Utility Week

UTILITY Week 29th April 2016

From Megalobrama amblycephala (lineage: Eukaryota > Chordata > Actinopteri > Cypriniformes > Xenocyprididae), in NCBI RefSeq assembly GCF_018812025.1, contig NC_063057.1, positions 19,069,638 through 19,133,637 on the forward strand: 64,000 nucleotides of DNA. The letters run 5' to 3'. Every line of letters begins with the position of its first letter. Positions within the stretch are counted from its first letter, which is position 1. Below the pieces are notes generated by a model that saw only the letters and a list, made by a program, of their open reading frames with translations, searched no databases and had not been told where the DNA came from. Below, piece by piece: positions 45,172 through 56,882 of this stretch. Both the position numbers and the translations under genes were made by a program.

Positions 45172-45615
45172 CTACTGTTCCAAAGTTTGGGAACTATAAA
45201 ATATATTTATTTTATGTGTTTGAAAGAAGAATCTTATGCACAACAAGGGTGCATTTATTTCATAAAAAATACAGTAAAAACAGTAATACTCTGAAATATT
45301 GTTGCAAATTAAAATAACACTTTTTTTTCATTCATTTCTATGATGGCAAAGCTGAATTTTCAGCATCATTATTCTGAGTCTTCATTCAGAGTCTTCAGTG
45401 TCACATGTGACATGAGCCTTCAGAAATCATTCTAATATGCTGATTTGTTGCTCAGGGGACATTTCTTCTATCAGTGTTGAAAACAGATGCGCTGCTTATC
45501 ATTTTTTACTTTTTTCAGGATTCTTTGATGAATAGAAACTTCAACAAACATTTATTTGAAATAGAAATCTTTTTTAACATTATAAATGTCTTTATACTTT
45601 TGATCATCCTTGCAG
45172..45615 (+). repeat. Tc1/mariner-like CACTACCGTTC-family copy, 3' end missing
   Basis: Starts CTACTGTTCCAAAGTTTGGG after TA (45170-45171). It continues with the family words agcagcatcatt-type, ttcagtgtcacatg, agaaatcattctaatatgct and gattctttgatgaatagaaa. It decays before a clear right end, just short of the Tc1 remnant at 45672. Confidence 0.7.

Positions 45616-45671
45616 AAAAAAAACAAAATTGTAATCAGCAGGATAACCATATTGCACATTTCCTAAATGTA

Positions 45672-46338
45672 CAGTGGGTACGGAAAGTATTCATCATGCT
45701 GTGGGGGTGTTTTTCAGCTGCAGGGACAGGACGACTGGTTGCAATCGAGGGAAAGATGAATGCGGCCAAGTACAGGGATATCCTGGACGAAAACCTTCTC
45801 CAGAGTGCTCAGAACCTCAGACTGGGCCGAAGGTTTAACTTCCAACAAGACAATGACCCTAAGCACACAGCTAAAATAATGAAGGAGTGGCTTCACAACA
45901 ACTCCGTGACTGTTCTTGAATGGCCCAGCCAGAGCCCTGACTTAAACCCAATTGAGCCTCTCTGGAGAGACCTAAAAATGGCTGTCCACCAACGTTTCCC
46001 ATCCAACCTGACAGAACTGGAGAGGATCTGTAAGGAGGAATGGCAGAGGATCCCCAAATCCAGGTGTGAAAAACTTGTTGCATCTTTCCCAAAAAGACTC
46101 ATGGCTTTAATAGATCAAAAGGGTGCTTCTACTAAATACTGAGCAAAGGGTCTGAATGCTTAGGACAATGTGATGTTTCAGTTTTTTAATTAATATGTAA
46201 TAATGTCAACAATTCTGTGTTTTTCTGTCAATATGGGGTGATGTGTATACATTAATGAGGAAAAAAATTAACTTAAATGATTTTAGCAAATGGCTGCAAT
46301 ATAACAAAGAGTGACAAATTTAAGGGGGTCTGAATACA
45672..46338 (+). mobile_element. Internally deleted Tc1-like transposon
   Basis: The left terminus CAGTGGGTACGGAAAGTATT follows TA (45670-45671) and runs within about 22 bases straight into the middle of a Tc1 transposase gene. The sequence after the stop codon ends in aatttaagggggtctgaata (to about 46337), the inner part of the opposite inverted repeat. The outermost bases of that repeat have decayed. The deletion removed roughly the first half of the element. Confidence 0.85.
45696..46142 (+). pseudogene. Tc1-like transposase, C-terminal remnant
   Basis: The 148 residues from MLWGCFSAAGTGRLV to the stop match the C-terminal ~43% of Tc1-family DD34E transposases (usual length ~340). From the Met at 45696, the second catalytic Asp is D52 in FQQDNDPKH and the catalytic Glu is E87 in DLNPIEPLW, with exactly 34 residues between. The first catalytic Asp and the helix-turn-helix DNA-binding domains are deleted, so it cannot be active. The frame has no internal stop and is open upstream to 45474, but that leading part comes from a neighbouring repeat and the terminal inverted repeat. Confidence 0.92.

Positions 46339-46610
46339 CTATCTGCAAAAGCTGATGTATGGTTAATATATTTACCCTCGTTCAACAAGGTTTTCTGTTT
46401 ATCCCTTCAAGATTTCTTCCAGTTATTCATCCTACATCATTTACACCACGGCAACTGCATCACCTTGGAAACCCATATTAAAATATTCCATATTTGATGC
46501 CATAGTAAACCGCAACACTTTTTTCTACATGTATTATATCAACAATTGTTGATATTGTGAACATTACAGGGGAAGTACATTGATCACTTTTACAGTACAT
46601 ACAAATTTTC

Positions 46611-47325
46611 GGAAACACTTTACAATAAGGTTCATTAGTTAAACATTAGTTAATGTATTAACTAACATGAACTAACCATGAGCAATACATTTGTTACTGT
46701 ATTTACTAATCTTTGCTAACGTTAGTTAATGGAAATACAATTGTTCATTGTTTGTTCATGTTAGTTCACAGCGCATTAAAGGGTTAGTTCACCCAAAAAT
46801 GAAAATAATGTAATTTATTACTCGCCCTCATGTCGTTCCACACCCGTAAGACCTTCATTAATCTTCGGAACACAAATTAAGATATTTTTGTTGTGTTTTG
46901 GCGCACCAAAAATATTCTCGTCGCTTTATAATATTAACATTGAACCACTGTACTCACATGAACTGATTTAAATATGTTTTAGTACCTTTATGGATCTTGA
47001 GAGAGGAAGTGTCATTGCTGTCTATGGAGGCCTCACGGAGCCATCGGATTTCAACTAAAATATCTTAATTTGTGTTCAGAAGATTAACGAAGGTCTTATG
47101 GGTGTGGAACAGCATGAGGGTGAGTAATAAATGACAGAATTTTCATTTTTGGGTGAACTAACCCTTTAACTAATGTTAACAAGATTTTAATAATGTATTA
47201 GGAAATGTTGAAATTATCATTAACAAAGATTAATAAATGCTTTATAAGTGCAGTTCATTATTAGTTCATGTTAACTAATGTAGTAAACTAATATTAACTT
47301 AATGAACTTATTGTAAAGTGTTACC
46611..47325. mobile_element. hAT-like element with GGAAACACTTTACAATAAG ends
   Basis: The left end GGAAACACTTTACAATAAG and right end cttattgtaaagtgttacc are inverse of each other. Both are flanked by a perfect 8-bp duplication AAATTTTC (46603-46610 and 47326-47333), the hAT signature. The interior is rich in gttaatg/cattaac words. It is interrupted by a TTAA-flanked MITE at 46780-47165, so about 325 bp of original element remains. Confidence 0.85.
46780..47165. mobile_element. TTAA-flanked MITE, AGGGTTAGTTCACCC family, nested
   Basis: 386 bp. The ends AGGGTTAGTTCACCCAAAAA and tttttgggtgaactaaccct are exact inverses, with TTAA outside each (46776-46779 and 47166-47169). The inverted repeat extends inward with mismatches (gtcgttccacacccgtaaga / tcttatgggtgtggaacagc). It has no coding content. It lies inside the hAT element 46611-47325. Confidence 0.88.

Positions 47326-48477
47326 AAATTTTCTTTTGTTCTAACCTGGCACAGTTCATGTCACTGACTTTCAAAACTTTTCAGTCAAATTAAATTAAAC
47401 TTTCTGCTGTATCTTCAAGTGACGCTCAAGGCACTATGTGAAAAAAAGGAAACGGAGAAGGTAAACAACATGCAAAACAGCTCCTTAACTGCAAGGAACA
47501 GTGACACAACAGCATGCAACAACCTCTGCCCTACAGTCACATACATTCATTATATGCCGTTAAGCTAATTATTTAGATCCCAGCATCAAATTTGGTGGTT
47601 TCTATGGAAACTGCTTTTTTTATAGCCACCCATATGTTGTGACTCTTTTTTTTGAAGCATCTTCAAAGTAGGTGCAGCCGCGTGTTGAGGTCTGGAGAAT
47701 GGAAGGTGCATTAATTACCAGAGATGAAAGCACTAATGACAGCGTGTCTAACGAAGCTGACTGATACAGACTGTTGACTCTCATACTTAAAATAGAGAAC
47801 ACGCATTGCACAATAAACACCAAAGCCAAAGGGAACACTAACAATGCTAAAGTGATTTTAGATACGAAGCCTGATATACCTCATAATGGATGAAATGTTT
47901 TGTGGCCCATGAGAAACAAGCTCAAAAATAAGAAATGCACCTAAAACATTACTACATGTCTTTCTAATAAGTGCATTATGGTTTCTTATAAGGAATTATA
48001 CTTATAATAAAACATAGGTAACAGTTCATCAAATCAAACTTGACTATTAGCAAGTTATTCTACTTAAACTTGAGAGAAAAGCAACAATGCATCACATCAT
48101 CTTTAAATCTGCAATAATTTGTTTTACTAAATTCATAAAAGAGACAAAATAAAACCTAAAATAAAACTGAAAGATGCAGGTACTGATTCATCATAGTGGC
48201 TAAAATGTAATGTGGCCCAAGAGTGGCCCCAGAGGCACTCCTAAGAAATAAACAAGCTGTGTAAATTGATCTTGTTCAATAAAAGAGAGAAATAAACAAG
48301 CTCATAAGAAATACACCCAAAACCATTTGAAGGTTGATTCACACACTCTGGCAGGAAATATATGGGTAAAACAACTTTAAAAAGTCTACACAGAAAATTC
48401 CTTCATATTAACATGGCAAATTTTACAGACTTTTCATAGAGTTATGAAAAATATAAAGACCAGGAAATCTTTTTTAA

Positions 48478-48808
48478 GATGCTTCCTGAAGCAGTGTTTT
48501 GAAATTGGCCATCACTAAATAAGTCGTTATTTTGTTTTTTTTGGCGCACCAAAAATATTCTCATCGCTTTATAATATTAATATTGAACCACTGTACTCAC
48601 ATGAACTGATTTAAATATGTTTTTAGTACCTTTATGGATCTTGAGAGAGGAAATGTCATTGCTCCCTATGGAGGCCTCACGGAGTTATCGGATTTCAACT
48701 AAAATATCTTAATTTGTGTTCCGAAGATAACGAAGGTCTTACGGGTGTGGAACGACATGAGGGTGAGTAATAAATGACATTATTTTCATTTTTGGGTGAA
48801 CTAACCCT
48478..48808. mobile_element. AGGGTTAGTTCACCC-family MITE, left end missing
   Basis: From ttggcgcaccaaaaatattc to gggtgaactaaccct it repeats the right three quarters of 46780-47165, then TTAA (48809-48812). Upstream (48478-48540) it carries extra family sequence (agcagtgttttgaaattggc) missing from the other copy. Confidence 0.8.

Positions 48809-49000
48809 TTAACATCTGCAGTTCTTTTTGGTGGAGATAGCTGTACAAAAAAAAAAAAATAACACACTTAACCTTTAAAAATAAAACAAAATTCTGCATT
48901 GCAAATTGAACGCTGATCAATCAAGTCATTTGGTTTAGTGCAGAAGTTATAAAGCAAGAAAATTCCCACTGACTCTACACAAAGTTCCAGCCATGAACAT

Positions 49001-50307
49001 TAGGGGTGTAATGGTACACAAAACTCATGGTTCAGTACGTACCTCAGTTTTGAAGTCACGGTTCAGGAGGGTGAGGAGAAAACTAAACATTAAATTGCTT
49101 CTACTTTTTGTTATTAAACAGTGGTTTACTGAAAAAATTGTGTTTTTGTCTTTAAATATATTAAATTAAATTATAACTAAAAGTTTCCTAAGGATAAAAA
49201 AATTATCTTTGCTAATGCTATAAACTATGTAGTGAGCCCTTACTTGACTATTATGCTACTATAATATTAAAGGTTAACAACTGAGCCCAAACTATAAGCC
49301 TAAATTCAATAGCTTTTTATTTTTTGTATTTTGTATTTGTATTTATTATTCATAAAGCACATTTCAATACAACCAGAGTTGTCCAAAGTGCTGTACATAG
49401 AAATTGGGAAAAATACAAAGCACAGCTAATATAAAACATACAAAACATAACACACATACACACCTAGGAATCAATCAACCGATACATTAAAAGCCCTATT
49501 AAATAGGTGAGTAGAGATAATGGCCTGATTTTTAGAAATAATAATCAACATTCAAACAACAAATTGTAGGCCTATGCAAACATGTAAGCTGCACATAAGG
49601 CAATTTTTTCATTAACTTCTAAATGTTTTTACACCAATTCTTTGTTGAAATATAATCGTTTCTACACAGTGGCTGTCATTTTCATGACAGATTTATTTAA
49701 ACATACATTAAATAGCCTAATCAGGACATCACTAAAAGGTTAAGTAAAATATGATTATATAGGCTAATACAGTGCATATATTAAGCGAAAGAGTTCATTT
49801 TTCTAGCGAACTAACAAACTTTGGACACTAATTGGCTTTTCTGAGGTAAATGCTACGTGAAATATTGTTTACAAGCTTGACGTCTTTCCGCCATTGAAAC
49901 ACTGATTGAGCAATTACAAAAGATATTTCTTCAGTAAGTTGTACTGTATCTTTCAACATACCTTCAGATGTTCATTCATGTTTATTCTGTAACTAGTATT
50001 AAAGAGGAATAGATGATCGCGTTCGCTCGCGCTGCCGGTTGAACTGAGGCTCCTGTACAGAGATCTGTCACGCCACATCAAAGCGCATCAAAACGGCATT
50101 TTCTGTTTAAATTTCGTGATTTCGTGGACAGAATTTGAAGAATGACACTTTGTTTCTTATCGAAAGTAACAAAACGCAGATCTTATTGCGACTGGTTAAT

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UTILITY WEEK | 29TH APRIL - 5TH MAY 2016 | 9 Policy & Regulation This week Irish Water set for a takeover by the state State agency move is part of a deal to create a new minority government in the Republic Irish Water is set to be taken over by the Irish state as part of a deal to create a new minority government in the Republic, it has been reported. Fine Gael and Fianna Fail are in talks to form a minority government under the leadership of acting Taoiseach Enda Kenny, following the election on 26 February. The future of Irish Water has been a major sticking point in the negotiations, with Fianna Fail and its leader Micheal Martin committed to abolishing the utility and its system of water charges. By contrast, Fine Gael wants to retain water charging. The two parties have now reached a deal that will see Irish Water become a state agency, with the company's debts remaining on the state's balance sheet, The Irish Times reports. The deal will see the suspension of water charges until a new system with generous allowances is put into place, and Irish Water is able to complete the transition from a commercial entity to a public utility. The new charging system would include a comprehensive system of waivers meaning that pensioners and social welfare recipients will no longer have to pay, it is being reported. Irish Water was created in January 2014, taking over- all responsibility for water services that had previously been delivered by 34 local authorities across Ireland. Its metering programme, which has seen more than 800,000 domestic properties fitted with meters, has proved unpopular with the public, as has the imposition of water charges for the first time. James Brockett, editor of sister publication WWT ELECTRICITY Hinkley threatened with legal challenge Green energy supplier Ecotricity and campaign group Greenpeace have threatened to mount a legal challenge if Hinkley Point C receives any more state funding. The planned nuclear plant was awarded a 35-year Contract for Difference with a strike price of £92.50/MWh – more than twice the current wholesale power price. Ecotricity and Greenpeace have written to the UK and French governments and EDF Energy, warning that any addi- tional funding from the French government would be "illegal" under EU state aid rules. Meanwhile, French economy minister Emmanuel Macron has said a final investment decision on Hinkley will now not be made until at least September. EMISSIONS SNP pledges 50 per cent CO2 reduction The SNP has pledged to reduce Scotland's CO2 emissions to 50 per cent of 1990 levels by 2020 in its latest manifesto. Party leader Nicola Sturgeon revealed the document ahead of the Scottish parliamentary elec- tions due to take place on 5 May. Scotland is more than on track to meets its 2009 com- mitment to reduce emissions by 42 per cent by 2020, the mani- festo said, having already cut them by 38.4 per cent by 2013. The party will also create a new energy strategy to achieve its aims, which will take a "whole system view", encom- passing "demand reduction, energy efficiency, a balanced energy generation mix, a role for storage, and the requirement for a low-carbon transition in transport and heat use". ENERGY No consent for White Rose CCS scheme Energy secretary Amber Rudd has refused development consent for the White Rose carbon cap- ture and storage (CCS) project, as the developer has failed to secure the funding needed to build it. A letter to the developer, Capture Power, noted the conclu- sions of the examining author- ity's report, which said "the con- struction and operation of the proposal was heavily dependent on government funding". Additionally, it said Capture Power had itself conceded dur- ing the application process that there are "no contingent funds to cover the absence of these government-sourced funds". The application from Capture Power – a joint venture between Drax, GE and BOC – was for a coal or coal and biomass plant next to the site of the existing Drax plant in Yorkshire. Building a bridge: Irish Water compromise deal Political Agenda Mathew Beech "The Paris agreement shows green Tories are not extinct" Last week saw 175 nations sign the Paris agreement – the deal on climate change that emerged from the crunch UN summit at the end of last year. While this may have been lost underneath news of Brexit campaigning and US president Barack Obama's intervention (something prime minister David Cameron must be chuffed about), it remains a significant milestone and shows that the green Tory is far from extinct. Energy minister Lord Bourne The energy secretary said that because of its position in the EU, the UK "played a key role in securing the deal" and that it was in the interest of British families and businesses. What is clear, is that every opportunity between now and 23 June will be seized upon to make the case for – or against – the UK's membership of the EU. The green Tories, such as Rudd, are likely to be pushing the cause of the Britain Stronger In Europe campaign. signed the official document, and committing to the deal is something that energy secretary Amber Rudd – one of the green Tories – heartily welcomes. "The global deal reached in Paris was a significant milestone in tackling climate change, help- ing to safeguard our long-term economic security and giving clear direction to businesses as we transition to a low-carbon economy," she said. But bearing in mind the tumultuous political climate at the moment – not least within the Conservative Party – Rudd was not going to waste the opportunity to promote the 'In' campaign.

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